Beyond the Headlines
Air Date: Week of May 25, 2018
Summer Flounder, one of the species that’s moving north because of warming ocean waters due to climate change. (Photo: FWC Fish and Wildlife Research, Flickr CC BY 2.0)
This week’s trip with Peter Dykstra beyond the headlines leads to the coast of New Jersey where North Carolina fishermen seem to be moving with their catch as fish species head for cooler waters. Then, Peter tells host Steve Curwood about a stalled solar farm in Kentucky and the coal operation linked to the delay. Finally, the pair note the arrival of invasive zebra mussels in the Great Lakes and the retirement of an environmental news legend.
CURWOOD: It’s Living on Earth, I’m Steve Curwood. Let’s check in with Peter Dykstra now – Peter’s an editor with Environmental Health News, that’s EHN.org and DailyClimate.org down there in Atlanta, Georgia. Tell us, what’s going on beyond the headlines?
DYKSTRA: Hi Steve. Greetings from the South where the news is that seafood is moving north, at least in this hemisphere, as a result of warming waters. We’ve heard that lobsters are beginning to vacate Long Island Sound and the shores of Southern New England – it’s having an impact on the industry there. Similar news from Alaska where salmon are not being found in some of the places where they’re traditionally fished.
But here’s one from the East Coast that could result in some serious conflict: there are fish pursued by both commercial and sport fisherman like black sea bass and summer flounder (also known as fluke) that are beginning to vanish and move North from places like North Carolina. North Carolina fisherman, in turn, are showing up off New Jersey where they’re still plentiful (there’s potential for conflict with Jersey fisherman) and those North Carolina fisherman are burning more fuel just to get to their catch.
CURWOOD: Yeah, you know, I don’t think I’d want to mess with a New Jersey fisherman trying to muscle in on his or her territory. Hey, what else do you have for us?
DYKSTRA: Well here’s one that’s a little complicated. The largest solar farm in the state of Kentucky’s history is being stalled by a cleanup, that’s also stalled, of a Mountaintop removal site in Appalachia.
CURWOOD: I can understand that – mountaintop removal is like strip-mining on steroids. They just come in and blow everything up, it makes a heck of a mess. It could take years to clean that up.
DYKSTRA: And when it’s cleaned up it’s not necessary clean and it’s nothing like the previous mountain ecosystem that was there. The site is owned by Kentucky fuel – that’s run by the family of Jim Justice, the governor of the neighboring state of West Virginia. They’ve taken the state of Kentucky to court over the cleanup, saying in order to clean up this site and enable a solar farm to be built next to it, they will have to go dig more coal to make more money to do the cleanup.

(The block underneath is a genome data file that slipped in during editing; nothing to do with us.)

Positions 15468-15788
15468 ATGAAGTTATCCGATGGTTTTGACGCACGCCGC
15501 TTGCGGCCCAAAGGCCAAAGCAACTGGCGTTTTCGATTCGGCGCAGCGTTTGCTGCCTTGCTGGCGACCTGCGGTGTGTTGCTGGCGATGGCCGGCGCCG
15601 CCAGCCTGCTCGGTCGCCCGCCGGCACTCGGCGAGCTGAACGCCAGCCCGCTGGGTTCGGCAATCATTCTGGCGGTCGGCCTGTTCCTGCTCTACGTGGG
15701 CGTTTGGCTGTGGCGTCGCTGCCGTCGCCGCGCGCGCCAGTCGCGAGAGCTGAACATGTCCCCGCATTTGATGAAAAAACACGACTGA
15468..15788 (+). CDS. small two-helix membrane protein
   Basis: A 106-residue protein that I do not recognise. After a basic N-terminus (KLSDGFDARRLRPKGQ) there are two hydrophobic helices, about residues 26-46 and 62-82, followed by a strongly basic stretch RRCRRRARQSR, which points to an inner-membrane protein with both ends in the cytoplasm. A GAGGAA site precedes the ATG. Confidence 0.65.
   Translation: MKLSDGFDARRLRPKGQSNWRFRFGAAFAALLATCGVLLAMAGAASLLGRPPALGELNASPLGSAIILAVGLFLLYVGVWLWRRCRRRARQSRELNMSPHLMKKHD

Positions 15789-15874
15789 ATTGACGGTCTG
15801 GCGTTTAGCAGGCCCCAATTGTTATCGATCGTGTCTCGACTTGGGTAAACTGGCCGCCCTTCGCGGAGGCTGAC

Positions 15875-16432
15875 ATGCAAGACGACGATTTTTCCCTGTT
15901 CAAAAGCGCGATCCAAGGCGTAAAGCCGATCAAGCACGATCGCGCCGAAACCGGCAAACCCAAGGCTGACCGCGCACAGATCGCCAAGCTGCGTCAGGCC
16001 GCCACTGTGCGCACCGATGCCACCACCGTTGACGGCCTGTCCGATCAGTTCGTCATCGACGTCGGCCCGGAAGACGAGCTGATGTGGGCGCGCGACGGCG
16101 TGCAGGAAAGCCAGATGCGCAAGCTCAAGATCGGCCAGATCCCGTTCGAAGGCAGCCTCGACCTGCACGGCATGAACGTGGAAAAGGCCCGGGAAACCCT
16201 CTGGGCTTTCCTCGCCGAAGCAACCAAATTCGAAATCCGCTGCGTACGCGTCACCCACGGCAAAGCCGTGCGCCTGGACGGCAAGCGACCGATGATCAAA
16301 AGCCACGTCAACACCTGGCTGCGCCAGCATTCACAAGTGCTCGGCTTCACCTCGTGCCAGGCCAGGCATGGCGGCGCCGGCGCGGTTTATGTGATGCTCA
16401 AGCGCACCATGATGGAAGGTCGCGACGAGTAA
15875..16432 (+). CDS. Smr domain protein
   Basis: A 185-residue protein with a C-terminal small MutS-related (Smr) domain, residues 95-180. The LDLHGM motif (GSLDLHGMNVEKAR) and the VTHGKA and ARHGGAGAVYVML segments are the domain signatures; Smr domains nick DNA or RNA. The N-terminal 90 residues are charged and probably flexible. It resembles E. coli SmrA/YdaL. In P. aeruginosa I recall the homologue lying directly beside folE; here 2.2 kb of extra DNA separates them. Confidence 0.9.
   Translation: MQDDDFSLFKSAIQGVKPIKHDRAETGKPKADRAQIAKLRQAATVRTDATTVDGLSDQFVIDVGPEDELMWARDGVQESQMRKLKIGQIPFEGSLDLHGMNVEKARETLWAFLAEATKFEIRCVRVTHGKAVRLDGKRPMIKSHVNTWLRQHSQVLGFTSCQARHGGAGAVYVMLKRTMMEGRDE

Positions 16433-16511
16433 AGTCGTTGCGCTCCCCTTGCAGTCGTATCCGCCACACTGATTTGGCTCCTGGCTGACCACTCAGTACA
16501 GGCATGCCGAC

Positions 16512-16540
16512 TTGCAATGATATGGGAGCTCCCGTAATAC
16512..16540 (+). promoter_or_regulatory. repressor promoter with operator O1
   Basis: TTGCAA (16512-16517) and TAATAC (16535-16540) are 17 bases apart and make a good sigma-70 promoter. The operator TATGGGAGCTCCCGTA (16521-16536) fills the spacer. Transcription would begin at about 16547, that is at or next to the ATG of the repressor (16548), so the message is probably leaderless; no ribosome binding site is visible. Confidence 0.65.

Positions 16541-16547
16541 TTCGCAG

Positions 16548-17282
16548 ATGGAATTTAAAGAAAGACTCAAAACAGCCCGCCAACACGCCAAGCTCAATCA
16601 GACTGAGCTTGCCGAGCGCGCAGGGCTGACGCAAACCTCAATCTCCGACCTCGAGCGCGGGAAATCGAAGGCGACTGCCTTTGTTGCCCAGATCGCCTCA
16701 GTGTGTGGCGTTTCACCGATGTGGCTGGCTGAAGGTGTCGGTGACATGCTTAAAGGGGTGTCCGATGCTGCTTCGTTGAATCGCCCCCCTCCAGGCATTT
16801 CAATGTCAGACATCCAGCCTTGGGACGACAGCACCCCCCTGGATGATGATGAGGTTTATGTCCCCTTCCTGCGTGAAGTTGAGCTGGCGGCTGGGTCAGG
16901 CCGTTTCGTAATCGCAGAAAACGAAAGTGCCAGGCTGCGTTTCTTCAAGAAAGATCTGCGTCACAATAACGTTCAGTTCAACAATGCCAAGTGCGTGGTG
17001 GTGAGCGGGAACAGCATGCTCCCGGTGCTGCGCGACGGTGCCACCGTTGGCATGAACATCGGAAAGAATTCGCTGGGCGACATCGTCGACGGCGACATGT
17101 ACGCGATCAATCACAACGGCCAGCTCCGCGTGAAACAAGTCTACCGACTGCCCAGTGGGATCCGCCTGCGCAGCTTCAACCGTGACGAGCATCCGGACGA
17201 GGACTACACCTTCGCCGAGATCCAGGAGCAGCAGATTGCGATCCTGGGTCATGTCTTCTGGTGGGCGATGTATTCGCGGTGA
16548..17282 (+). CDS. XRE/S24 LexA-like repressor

CURWOOD: Kentucky fuel … I thought it was Kentucky fried chicken!
DYKSTRA: Kentucky fried climate?
CURWOOD: Oh yeah I guess maybe that’s what’s happening. Alright let’s look in the history vaults now what do you have for us today?
DYKSTRA: Let’s go back to June first, 1988 – also exactly 30 years ago. Zebra mussels were found for the first time in the Great Lakes system. Specifically in Lake St. Claire –that’s the smaller lake between Lake Huron and Lake Erie near the cities of Detroit Michigan, and Windsor, Ontario.
CURWOOD: And Zebra mussels, I mean, they may be tiny but they’re a big problem if like you have a water supply for a city or you have a factory or a power plant. They clog up the intake pipes of those things and they go everywhere.
DYKSTRA: Right, Zebra mussels are native to the Caspian Sea. They of course hitched a ride over here on the hulls of freighters and other ships. They’re a major nuisance species and potentially could affect other areas – not just the great lakes.
CURWOOD: Yeah, they don’t have a natural predator in the Great Lakes.
Hey Peter, before you go, you’ve heard the news about our friend Rocky Barker … he’s retiring!
DYKSTRA: He’s retiring! Rocky is almost a legend among environmental reporters. He’s based in Boise, writes for the Idaho Statesmen. He’s been doing this for a quarter century, been writing in general for longer than that and he leaves behind a huge legacy of reporting on the environment.
CURWOOD: He certainly will be missed but you know, he’s so funny I think we’re still going to be hearing from him.
DYKSTRA: Right, well one of his biggest contributions was to follow up on the recovery of Yellowstone National Park after their catastrophic fire that was also 30 years ago. He wrote a book about the recovery and he had a slide show that he toured around with which he of course called, “the Rocky Barker Picture Show.”
CURWOOD: Indeed. Peter Dykstra is with Environmental Health News, that’s ehn.org and dailyclimate.org. Thanks Peter, we’ll talk to you again real soon.
DYKSTRA: Okay Steve thanks a lot, talk to you soon.
CURWOOD: And there’s more on these stories at our website, Loe.org.
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